The Overwatch Viewing Experience: World of Tanks Edition

Image credit: /u/Horthic

Lately I’ve been playing a lot of Overwatch and following a lot of pro tournaments. While this blog will mostly be about anime, I’ll probably write the odd post about esports as well. This time, I want to share some thoughts about the viewing experience of Overwatch esports and the current meta.

Competitive Overwatch has always struggled with providing a good viewing experience. To a new viewer, seeing so many projectiles and abilities being spammed everywhere is incredibly confusing and hard to follow. I wanted to write about the current viewing experience a few days after patch hit, but I convinced myself this was just a transition period and it would improve once teams adjusted. Now, one month on, I think we can now agree that it’s the worst it’s been since hero limits were introduced.

Pre-ultimate charge nerf era

Previously, all heroes built ultimates so fast that almost every fight revolved around a combination of ultimates designed to wipe the enemy team. This was more often than not centred around Ana and her Nanoboost or Zarya and her Graviton Surge. As teams were gearing up for a fight, casters would often say things like “Team A has a “big bang” combo available, so they’ll be looking to use that in this fight”, signalling to the viewer what to look out for.

This situation was good for casters, observers, and viewers alike. The predictability of what would be the next “big play”, allowed everyone to focus on a couple of players, making the game much easier to follow. Fights would be decided in a matter of seconds, yet they were dynamic and exciting to watch.

Of course, players weren’t happy with these “ult wars” as it made games very frustrating. Everyone wanted a state that rewarded the mechanical skill of players getting picks without using their ultimates, which often ensured an easy team wipe. That led to the change in ultimate charge time, and the situation we have now.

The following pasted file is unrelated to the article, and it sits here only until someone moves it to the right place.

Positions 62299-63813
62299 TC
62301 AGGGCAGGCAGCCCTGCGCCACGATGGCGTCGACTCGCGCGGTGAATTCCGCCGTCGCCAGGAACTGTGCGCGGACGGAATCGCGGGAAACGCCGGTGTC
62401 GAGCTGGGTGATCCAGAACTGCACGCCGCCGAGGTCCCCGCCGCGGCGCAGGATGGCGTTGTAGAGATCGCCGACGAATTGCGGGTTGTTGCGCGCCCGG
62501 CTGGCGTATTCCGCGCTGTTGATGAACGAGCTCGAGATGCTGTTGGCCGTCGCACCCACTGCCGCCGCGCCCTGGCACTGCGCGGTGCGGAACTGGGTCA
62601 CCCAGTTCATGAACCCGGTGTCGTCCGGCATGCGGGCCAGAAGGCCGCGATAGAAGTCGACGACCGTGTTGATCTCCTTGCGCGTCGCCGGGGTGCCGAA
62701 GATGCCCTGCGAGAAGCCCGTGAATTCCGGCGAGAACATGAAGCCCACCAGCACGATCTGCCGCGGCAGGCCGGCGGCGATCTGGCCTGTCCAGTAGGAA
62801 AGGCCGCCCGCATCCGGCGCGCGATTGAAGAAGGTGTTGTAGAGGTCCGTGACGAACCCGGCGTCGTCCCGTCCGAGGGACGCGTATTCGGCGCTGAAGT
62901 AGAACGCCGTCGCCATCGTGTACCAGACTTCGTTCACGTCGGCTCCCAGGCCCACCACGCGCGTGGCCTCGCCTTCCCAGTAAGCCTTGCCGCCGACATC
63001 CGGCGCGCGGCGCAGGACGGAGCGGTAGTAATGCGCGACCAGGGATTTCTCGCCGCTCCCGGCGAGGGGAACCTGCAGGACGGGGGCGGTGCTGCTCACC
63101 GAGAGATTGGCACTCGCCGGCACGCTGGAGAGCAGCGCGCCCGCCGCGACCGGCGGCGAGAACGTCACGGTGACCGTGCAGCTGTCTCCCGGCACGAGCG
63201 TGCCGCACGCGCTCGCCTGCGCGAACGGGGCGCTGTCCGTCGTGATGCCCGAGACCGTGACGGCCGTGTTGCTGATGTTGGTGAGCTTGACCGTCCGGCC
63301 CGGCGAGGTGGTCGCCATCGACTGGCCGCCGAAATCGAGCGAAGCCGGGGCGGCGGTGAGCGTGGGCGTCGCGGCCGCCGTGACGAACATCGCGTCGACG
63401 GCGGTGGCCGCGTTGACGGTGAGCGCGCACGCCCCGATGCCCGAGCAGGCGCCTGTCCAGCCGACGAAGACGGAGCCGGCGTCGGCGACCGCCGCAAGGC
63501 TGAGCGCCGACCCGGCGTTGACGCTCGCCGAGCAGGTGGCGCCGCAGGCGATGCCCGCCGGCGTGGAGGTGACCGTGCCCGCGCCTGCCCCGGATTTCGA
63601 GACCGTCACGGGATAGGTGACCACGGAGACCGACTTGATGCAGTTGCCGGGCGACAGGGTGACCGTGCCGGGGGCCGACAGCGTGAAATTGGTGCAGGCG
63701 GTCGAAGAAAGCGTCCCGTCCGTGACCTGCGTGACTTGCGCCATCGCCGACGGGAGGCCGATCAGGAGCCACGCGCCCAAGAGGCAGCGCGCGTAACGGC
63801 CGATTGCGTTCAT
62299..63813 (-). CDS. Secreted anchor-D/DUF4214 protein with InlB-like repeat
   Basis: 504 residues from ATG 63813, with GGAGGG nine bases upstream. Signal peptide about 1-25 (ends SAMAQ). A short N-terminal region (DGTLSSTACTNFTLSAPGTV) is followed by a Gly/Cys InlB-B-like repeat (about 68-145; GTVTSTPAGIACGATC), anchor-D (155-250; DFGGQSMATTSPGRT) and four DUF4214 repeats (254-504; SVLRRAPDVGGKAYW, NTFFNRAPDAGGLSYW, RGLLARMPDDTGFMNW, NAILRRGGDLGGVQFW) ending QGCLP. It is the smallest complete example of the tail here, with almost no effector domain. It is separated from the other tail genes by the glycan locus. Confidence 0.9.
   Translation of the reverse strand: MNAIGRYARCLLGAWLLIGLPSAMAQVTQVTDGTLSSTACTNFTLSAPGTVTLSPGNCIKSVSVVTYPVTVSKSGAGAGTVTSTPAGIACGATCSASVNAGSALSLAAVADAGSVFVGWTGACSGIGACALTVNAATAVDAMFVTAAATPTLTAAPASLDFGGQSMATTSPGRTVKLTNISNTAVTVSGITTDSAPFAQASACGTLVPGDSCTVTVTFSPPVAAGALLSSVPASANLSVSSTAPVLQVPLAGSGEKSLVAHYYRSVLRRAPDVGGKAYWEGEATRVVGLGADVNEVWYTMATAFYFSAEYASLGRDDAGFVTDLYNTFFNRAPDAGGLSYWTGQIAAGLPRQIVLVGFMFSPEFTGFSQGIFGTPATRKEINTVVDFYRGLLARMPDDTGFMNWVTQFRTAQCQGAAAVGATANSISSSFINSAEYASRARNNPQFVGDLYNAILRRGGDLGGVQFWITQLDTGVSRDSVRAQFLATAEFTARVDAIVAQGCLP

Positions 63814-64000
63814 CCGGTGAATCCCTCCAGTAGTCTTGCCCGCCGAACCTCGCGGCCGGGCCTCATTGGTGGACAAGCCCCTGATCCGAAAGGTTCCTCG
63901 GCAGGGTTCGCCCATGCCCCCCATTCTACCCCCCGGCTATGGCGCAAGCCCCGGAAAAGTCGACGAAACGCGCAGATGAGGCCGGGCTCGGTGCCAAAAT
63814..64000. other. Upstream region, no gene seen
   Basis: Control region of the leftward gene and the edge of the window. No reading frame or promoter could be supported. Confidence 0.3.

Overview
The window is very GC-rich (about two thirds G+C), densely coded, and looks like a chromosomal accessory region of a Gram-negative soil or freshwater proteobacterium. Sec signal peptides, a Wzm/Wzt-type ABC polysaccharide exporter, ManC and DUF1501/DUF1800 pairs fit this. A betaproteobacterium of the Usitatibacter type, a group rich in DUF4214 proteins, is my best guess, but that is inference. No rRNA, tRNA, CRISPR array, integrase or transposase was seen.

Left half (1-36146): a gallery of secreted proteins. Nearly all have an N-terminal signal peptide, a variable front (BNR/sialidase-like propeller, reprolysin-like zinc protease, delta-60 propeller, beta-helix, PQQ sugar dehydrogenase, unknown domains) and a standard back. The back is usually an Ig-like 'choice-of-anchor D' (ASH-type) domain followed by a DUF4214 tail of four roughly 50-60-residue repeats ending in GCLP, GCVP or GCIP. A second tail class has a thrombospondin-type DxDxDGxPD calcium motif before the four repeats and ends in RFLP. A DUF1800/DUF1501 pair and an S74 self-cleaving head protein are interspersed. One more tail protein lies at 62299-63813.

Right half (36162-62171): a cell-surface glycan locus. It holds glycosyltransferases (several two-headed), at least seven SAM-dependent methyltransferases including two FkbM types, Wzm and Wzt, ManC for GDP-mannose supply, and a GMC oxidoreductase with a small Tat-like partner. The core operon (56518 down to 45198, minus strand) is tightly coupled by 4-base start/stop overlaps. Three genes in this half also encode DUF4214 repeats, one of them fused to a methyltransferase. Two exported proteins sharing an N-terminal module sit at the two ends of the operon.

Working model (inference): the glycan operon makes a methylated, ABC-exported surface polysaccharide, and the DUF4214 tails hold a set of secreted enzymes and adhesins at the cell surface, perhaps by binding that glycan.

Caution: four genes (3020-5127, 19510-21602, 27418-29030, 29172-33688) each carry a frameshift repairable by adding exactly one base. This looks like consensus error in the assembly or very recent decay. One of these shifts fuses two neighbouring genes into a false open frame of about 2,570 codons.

Be careful what you wish for

The impact of the ultimate charge change was immediate. Fights suddenly became much more drawn out, and it was no longer rare to see teamfights where neither team had a single ultimate available.

However, the viewing experience suffered. Fights were no longer centred around one or two “big plays”, and instead became chaotic messes where casters and observers struggled to follow the action. This was made exponentially worse by the rise of triple and quadruple tank compositions on almost every map, made possible by Ana’s incredible healing output and nerfs to the Nanoboost-based team wipe ultimate combos from the previous patch. This resulted in matches devolving into teams full of unkillable tanks poking at each other around objectives until one team’s Roadhog got a crucial pick needed to push the fight.

At day 1 of MLG Vegas yesterday, triple and quadruple tank compositions made up 96.3% of all compositions played. At IEM Gyeonggi, this number was over 85%. This is what Overwatch has become at the top level.

MLG Vegas Day 1.PNG
MLG Vegas Day 1 Top 10 Team Compositions. Source: Winston’s Lab